DENVER – Gov. John Hickenlooper successfully pushed a plan to transfer homeless people to Fort Lyon in southeast Colorado for rehabilitation despite arguments from both Democrats and Republicans against spending more than $10.5 million on the untested program.
The Fort Lyon project isn’t the first homeless initiative that Hickenlooper has backed. As mayor of Denver, he launched “Denver’s Road Home,” an initiative to end homelessness in the city by 2015.
Critics claim that the 10-year initiative has failed to provide sufficient housing and services despite spending more than $10 million a year. Hickenlooper said he planned to make the program 88 percent government funded by 2012, and intended to use part of $1.5 billion in federal stimulus funds for housing and support projects.
“We have been asked lately if the economy is going to impact the progress we are making to end homelessness… We have never been more determined to move this initiative forward,” asserted Hickenlooper.
Yet the number of individuals panhandling and sleeping on the streets has escalated, threatening the viability of downtown businesses. That led the Denver City Council to pass the “Urban Camping” ban in May 2012.
Occupy Denver, MoveOn, labor union members and illegal immigrant rights activists who railed against the “1 percent” high income earners and capitalism in 2011, are now protesting so-called “elitists” who supported the “Urban Camping” ban.
The problem of urban campers was evident in October 2011, when Occupy Denver protestors erected 70 tents in Civic Center Park. After ignoring demands to leave by Hickenlooper, Denver Mayor Michael Hancock and Attorney General John Suthers, police in riot gear cleared the park and arrested more than 20 demonstrators.
This week, the coalition plans to protest in front of the Downtown Denver Partnership and The Palm Restaurant. The entities and The Colorado Restaurant Association supported the ordinance, which activists said, “created a law enforcement tool designed to move the homeless out of sight of tourists and residents.”
Snooze, a breakfast eatery, reversed its support of the ban after coalition demonstrations disrupted Sunday brunches, and customers complained.
The Palm, frequented by politcos and powerbrokers in Denver, was targeted because Sales Manager Wendy Klein testified in favor of the ban even though the restaurant had provided charitable contributions to help the homeless.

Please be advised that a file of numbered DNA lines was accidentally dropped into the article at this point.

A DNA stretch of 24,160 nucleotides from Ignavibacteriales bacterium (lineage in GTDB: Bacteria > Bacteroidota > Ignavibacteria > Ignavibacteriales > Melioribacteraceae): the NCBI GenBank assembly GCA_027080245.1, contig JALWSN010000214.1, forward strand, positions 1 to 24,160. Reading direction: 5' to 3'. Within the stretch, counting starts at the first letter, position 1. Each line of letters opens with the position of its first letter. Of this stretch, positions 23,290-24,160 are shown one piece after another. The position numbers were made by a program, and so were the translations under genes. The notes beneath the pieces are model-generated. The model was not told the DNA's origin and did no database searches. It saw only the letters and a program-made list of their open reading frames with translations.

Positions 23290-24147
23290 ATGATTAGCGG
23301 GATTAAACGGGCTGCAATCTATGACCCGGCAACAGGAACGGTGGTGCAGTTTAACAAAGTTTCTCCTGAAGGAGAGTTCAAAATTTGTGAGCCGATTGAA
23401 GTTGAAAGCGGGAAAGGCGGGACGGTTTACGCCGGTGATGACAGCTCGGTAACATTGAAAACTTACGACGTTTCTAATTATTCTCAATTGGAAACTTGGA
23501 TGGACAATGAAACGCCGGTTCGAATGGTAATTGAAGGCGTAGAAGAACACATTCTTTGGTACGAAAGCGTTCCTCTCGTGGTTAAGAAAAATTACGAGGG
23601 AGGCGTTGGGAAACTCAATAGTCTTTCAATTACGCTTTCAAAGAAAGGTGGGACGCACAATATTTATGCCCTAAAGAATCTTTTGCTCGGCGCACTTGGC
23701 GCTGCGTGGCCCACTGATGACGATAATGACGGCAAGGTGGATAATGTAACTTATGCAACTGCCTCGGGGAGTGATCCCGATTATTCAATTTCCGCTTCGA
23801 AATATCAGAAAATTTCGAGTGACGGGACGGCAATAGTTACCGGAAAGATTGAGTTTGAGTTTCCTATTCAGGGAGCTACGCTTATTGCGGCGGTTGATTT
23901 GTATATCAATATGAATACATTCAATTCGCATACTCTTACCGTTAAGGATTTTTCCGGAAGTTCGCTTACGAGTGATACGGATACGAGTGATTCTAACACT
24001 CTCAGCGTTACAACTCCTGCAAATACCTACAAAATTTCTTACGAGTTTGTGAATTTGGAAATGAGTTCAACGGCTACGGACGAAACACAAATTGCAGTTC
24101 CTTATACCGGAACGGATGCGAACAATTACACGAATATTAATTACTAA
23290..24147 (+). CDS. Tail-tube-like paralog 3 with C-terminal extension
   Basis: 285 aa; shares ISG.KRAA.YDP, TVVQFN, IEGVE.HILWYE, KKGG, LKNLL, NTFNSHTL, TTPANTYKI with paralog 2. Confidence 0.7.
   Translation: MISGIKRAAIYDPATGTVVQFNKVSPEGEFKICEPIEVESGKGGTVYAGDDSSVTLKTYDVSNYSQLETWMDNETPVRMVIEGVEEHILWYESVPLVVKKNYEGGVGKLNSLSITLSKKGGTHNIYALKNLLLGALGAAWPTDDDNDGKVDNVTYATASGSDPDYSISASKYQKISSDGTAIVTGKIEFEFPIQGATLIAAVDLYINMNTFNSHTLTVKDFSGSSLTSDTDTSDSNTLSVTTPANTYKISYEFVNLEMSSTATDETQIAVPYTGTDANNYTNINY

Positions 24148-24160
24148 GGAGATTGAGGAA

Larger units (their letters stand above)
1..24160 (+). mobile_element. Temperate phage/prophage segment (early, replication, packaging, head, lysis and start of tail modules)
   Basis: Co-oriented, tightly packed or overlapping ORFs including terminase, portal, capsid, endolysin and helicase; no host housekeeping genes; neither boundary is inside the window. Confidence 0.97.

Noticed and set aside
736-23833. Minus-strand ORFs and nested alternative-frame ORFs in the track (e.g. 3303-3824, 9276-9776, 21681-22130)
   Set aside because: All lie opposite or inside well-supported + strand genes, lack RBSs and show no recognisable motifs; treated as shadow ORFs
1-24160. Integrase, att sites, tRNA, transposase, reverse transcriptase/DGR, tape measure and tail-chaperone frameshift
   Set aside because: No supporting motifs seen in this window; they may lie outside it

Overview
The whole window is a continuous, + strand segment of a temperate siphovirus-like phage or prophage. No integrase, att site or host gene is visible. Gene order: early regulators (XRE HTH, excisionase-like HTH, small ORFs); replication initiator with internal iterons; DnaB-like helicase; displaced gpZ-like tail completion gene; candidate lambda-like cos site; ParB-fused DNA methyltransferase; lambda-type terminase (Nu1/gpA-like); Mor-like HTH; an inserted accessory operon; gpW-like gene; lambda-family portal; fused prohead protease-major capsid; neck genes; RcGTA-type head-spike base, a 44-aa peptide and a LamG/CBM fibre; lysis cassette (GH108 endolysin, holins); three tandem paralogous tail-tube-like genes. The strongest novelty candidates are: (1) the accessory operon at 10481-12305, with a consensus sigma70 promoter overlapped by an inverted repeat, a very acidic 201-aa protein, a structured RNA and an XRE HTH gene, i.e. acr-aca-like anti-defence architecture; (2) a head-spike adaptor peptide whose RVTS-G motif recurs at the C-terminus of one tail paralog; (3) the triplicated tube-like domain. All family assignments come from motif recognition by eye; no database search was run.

“We need to let The Palm know that criminalizing acts of survival while being homeless is a despicable way to treat another human who needs help,” said Irene Clark of MoveOn Denver. “No amount of charity can undo that.”
But, Klein said, “There have been verbal confrontations and physical confrontations that have gotten violent,” including homeless individuals trying to break into the restaurant, intimidating employees and clients, and stabbing one customer.
Critics claim the “urban camping” ban has driven homeless people from the business district, particularly 16th Street Mall, to other Denver metro areas.
Rev. Lucas Grubbs, pastor of the Church of Ascension, said homeless people slept frequently on the grounds and left debris. When the pastor asked a homeless man sleeping in the bushes to leave the premises on May 12, he said the man “went ballistic.” About 12 hours later the historic church was on fire, ignited in the vicinity of the bushes according to fire department investigators.
About 19 percent of the homeless people have migrated to other parts of the metro area according a survey of 513 individuals conducted by Tony Robinson, political science department chair at the University of Colorado Denver, and Denver Homeless Out Loud Community activists.
“We’re in this for the long haul and this ordinance was always supposed to be the first step to many solutions,” said Denver Councilman Albus Brooks, who said the city has added shelter beds and services.
MoveOn Denver commented on Facebook, “Isn’t it something to see – Albus Brooks, the Denver City Council and all the elites work against the homeless?”